In 2010, a British audience determined that the invention of the flush toilet (often mistakenly credited to Englishman Thomas Crapper) is the the ninth greatest invention of all time – above shoes, email and even sliced bread.
While many see the home toilet as a sacred space for contemplation, meditation and the chance to play Candy Crush, the public convenience is less a time for mindfulness and more an exercise in drop-and-dash. For decades now, psychologists have been excreting big piles of work to decipher our habits at-bowl and determine what it all means. Over to them.
Dubbed ‘latrinalia’ by one scholar, toilet graffiti has drawn attention from many researchers and theorists over the years as it highlights primal psychological differences between the sexes.
Alfred Kinsey’s study of 300 public toilets in the early 1950s found that men’s toilet graffiti was mostly image-based and insulting, while women’s toilet walls were peppered with romantic content. In the years since, psychologists have offered that male toilet graffiti is a ‘phallic expression of dominance’.
In 1999, San Francisco Chronicle journalist David Grimes wrote a fairly scathing review of work undertaken by New Jersey psychologist Dr. Barbara Farrell who drew links between the condition of a person’s home bathroom and their personality.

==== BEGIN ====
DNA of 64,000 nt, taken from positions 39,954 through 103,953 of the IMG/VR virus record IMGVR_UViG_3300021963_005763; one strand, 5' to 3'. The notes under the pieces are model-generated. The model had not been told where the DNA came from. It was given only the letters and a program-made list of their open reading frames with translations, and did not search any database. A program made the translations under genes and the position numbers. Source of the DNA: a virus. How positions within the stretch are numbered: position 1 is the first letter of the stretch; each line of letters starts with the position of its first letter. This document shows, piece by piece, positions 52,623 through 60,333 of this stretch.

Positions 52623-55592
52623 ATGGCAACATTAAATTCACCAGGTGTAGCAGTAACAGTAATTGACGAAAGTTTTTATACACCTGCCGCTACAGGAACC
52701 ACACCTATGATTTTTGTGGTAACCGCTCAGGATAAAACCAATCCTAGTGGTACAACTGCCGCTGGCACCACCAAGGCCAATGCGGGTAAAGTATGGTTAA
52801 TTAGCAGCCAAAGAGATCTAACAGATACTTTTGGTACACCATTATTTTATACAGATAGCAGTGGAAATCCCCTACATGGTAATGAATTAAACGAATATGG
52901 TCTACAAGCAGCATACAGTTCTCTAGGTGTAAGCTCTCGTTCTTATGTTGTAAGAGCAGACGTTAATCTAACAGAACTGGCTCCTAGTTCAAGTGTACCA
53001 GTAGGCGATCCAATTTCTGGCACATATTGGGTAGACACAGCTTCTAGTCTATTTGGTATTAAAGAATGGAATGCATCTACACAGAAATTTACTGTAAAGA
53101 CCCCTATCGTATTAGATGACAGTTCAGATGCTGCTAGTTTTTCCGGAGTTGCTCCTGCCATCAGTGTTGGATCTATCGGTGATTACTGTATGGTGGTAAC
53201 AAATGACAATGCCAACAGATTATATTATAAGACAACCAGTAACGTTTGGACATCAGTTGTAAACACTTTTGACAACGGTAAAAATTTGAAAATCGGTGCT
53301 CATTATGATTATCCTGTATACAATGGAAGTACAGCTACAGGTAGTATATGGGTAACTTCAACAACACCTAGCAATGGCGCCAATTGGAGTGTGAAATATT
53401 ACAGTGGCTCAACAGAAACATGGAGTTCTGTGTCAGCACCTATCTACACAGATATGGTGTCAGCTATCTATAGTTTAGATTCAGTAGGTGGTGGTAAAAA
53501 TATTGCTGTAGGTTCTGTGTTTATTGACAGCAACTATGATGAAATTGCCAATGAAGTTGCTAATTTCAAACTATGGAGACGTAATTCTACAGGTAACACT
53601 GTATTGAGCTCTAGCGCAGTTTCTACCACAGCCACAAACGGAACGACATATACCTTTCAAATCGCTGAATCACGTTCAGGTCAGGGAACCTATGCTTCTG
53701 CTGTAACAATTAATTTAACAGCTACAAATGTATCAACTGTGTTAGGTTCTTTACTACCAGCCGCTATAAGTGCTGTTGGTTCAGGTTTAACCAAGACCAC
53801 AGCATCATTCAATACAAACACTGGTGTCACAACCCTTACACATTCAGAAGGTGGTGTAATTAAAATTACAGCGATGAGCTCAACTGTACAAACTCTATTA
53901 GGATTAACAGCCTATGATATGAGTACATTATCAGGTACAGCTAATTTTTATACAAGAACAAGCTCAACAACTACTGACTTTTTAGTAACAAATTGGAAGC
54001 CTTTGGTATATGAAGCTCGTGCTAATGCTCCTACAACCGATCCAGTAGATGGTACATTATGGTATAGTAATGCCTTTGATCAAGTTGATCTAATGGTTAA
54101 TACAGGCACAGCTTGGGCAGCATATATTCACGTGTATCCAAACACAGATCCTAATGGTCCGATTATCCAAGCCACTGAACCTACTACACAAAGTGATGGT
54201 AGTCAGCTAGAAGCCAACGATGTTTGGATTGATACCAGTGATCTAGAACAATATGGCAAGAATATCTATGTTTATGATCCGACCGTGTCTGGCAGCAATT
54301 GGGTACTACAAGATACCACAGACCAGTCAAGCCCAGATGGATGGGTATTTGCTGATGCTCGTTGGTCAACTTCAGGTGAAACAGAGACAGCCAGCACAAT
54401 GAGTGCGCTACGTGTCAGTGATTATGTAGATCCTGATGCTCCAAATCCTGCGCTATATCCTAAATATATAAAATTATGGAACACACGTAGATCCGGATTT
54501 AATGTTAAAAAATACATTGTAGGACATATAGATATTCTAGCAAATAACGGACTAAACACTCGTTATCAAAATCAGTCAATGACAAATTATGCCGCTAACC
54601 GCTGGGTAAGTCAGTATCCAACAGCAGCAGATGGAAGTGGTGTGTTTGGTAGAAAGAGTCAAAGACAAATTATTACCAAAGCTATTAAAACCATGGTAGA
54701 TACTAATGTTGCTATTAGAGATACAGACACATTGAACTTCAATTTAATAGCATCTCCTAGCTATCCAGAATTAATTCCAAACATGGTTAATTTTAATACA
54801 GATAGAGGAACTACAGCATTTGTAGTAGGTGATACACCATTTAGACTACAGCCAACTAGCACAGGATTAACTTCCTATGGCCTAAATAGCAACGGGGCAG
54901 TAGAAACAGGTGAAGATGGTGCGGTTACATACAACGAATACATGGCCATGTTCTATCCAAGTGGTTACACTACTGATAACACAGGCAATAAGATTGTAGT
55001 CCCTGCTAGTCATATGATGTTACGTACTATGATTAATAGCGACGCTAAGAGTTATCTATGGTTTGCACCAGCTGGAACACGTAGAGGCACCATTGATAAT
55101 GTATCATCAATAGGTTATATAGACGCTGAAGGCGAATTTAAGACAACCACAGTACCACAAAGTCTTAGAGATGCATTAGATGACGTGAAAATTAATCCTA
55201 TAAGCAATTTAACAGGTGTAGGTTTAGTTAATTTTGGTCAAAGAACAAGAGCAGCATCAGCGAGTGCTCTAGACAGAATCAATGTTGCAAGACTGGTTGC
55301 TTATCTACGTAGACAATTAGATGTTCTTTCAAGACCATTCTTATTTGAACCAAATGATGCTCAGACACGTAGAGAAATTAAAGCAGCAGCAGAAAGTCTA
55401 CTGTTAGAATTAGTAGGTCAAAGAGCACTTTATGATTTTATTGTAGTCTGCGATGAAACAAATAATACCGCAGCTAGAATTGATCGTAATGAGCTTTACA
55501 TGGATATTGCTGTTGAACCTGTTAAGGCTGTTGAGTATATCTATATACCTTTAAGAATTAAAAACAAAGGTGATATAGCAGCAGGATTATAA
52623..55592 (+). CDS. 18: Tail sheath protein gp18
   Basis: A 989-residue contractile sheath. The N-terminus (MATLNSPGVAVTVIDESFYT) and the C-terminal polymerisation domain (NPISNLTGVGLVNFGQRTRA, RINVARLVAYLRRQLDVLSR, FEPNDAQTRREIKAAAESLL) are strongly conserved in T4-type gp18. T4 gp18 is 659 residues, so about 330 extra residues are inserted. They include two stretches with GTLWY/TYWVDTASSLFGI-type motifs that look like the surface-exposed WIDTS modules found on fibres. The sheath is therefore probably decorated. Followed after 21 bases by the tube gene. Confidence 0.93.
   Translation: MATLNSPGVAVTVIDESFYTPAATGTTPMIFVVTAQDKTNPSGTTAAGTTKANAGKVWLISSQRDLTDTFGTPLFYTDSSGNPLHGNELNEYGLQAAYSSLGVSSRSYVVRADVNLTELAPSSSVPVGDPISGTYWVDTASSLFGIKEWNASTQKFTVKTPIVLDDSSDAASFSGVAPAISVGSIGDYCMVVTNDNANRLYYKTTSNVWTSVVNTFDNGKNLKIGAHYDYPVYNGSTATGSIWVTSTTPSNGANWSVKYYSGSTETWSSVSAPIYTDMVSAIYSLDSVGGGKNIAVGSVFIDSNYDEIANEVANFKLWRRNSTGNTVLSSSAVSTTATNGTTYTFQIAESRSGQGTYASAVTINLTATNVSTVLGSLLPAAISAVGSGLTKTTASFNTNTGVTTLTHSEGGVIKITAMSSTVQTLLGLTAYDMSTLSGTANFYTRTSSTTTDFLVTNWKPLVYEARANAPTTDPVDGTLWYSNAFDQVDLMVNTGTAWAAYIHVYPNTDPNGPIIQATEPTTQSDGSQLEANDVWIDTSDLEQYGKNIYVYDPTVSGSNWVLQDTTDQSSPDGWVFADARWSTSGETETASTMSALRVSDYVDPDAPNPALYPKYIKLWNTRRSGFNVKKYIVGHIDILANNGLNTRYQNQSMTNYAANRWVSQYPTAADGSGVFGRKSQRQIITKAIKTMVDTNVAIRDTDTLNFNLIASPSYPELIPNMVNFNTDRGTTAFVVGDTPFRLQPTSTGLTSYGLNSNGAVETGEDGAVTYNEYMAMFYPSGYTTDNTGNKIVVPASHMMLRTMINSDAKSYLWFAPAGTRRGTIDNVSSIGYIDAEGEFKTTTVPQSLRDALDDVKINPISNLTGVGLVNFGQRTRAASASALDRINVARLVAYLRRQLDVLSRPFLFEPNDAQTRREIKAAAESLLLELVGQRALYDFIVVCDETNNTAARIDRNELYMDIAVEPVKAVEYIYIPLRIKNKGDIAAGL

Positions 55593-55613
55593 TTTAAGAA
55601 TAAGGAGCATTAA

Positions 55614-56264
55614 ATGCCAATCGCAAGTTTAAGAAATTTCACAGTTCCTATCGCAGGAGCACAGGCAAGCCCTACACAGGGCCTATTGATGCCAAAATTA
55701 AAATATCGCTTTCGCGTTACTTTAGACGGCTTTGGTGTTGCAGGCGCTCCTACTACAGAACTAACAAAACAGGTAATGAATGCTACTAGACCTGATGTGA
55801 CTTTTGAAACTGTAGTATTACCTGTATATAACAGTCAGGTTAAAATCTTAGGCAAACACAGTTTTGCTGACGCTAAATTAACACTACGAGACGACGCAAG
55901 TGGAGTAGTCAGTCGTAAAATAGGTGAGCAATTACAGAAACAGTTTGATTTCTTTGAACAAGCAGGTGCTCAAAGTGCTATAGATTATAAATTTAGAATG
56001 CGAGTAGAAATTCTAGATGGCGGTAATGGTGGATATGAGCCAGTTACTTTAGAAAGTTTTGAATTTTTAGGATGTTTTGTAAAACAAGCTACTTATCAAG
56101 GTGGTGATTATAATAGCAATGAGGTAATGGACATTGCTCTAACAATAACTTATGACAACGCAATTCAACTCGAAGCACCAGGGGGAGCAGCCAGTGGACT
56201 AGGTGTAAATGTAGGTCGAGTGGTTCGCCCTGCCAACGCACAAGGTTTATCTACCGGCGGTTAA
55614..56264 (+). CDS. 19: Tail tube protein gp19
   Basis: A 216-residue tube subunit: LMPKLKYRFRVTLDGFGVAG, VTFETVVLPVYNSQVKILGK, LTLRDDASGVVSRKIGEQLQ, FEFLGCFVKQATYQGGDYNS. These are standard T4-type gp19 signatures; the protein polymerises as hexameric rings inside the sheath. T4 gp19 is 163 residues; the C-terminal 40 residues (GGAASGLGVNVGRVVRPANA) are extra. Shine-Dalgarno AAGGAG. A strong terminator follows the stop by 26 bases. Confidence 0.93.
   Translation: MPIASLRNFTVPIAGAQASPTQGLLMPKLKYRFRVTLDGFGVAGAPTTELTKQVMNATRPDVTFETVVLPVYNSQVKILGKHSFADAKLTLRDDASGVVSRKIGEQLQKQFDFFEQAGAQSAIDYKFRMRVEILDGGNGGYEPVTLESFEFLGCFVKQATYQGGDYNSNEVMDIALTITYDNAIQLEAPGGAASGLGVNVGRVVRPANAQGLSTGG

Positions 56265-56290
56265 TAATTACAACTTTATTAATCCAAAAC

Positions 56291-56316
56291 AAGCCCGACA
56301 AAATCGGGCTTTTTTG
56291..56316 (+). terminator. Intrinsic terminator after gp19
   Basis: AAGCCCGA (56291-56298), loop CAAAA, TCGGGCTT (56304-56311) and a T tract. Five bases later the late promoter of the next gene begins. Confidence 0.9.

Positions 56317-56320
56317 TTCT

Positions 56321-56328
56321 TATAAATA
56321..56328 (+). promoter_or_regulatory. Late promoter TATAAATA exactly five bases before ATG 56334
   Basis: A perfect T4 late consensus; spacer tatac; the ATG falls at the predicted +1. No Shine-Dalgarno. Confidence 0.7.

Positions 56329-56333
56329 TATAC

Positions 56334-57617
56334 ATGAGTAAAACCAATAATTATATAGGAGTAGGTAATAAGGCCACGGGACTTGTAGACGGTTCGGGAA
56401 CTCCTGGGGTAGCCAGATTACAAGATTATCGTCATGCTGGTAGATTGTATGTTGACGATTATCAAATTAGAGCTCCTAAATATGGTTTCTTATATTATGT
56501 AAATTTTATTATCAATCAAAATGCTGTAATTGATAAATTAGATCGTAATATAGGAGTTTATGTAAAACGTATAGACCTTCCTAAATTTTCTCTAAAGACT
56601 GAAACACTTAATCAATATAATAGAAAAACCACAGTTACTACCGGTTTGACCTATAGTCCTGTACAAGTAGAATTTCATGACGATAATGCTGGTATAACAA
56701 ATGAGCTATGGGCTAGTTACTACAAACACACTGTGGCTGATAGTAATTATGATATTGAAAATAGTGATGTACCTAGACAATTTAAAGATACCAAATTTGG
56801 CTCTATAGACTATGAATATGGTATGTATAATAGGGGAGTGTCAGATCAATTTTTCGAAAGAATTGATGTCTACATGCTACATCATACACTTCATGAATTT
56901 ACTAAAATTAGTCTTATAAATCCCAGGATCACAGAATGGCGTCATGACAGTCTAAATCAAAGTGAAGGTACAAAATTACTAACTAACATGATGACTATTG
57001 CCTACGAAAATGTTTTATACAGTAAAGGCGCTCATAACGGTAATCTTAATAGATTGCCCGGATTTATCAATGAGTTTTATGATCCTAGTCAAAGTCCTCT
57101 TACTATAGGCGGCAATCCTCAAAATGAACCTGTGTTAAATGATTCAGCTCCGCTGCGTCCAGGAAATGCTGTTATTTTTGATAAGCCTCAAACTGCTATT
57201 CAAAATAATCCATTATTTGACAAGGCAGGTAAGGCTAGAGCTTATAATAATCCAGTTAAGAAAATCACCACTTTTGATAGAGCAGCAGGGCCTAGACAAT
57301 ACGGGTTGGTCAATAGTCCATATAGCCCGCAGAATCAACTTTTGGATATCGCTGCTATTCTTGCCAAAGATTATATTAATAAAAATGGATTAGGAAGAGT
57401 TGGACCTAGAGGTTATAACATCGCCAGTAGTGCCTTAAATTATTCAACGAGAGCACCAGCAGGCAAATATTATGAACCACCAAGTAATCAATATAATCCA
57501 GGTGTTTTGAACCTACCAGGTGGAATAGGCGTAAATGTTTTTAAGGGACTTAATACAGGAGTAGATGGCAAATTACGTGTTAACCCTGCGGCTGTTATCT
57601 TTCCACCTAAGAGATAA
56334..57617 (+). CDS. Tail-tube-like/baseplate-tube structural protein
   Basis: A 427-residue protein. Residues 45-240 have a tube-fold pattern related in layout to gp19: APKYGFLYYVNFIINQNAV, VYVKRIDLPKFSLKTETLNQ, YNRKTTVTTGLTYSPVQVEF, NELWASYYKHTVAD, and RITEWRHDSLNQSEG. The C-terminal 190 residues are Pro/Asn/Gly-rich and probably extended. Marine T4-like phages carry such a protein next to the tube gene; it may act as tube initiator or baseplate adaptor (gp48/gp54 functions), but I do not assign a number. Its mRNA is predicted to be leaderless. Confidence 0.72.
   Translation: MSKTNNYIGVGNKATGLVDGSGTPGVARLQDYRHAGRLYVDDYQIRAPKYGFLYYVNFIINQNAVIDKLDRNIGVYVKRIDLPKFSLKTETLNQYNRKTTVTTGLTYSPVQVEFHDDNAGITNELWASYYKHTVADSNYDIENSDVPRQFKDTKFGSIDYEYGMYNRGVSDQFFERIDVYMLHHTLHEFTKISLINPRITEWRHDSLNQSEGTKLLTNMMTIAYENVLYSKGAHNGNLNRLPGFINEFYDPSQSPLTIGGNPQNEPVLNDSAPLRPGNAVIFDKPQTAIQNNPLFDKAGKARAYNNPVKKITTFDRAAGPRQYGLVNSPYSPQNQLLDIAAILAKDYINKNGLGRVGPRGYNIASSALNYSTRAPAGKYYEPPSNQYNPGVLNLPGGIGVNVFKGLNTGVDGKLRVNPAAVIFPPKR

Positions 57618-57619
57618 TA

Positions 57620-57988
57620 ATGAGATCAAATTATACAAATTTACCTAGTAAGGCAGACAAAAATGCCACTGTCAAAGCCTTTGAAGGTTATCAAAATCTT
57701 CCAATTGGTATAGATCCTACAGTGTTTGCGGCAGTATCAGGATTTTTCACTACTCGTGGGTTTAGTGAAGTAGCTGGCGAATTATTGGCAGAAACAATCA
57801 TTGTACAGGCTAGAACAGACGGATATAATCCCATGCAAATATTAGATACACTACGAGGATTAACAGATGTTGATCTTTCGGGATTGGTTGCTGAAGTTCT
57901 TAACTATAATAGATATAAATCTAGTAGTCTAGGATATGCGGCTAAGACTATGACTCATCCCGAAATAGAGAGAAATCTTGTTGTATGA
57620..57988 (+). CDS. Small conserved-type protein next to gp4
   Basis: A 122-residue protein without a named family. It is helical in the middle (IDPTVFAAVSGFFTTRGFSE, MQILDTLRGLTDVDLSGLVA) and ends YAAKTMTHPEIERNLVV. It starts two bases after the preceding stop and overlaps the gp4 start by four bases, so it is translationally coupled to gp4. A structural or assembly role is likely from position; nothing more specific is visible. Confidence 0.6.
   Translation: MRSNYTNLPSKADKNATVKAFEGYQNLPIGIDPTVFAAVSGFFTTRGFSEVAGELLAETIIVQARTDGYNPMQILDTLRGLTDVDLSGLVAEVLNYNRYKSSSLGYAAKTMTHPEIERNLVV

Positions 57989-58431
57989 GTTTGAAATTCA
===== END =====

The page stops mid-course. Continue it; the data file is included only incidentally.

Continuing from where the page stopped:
According to Farrell, compulsively neat arrangements of shampoos, medicines, lotions and potions means you’re probably an anxious person who likes control, and if your bog’s adorned in mirrors, you’re probably an exhibitionist.
Farrell’s study isn’t exactly a satisfying and weighty splash in the psycho-pot, but much psychological rationale has been written about ladies attending the toilet in pairs. After wading through the academic explanations, we found just as good a reason at Cracked.com. Contrary to popular male theorising, nothing magical happens when girls hit the can in groups, it seems it’s just a social thing.
Ladies are traditionally more relational than men so look for lulls in the dinner or pub chat to cut out and pee: ‘If one lady decides to go, another lady might notice it, think about where the conversation is at, and realise, “Oh yeah, this probably is a good break.”
Spare a thought for the poor researchers tasked with hiding in public loos to observe and record how long people spend at-stool, and their post-poo hand-washing rituals. Led by noted sociologist Thomas Berry, a crack team measured the toilet behaviour of 34 women, and 32 men who used cubicles; and 64 men who used a urinal. Findings demonstrated that both women and men using cubicles took significantly longer to wash hands than urinal users. Men actually wash longer than women. Interesting.
There’s a lot more, but best we stop there before we lose you to the toilet.
More reading on the bog
So much more happens in the toilet, especially the public convenience, that isn’t talked about. From your choice in cubicle (the first is usually used least and is therefore cleanest), to unwritten rules about chatting with strangers. For boys there’s important questions like which urinal? And: do you look? You know what we mean …
It’s a minefield, so we’ll leave you with those links and ask that you consider your own bathroom etiquette leave your insights in the comments.
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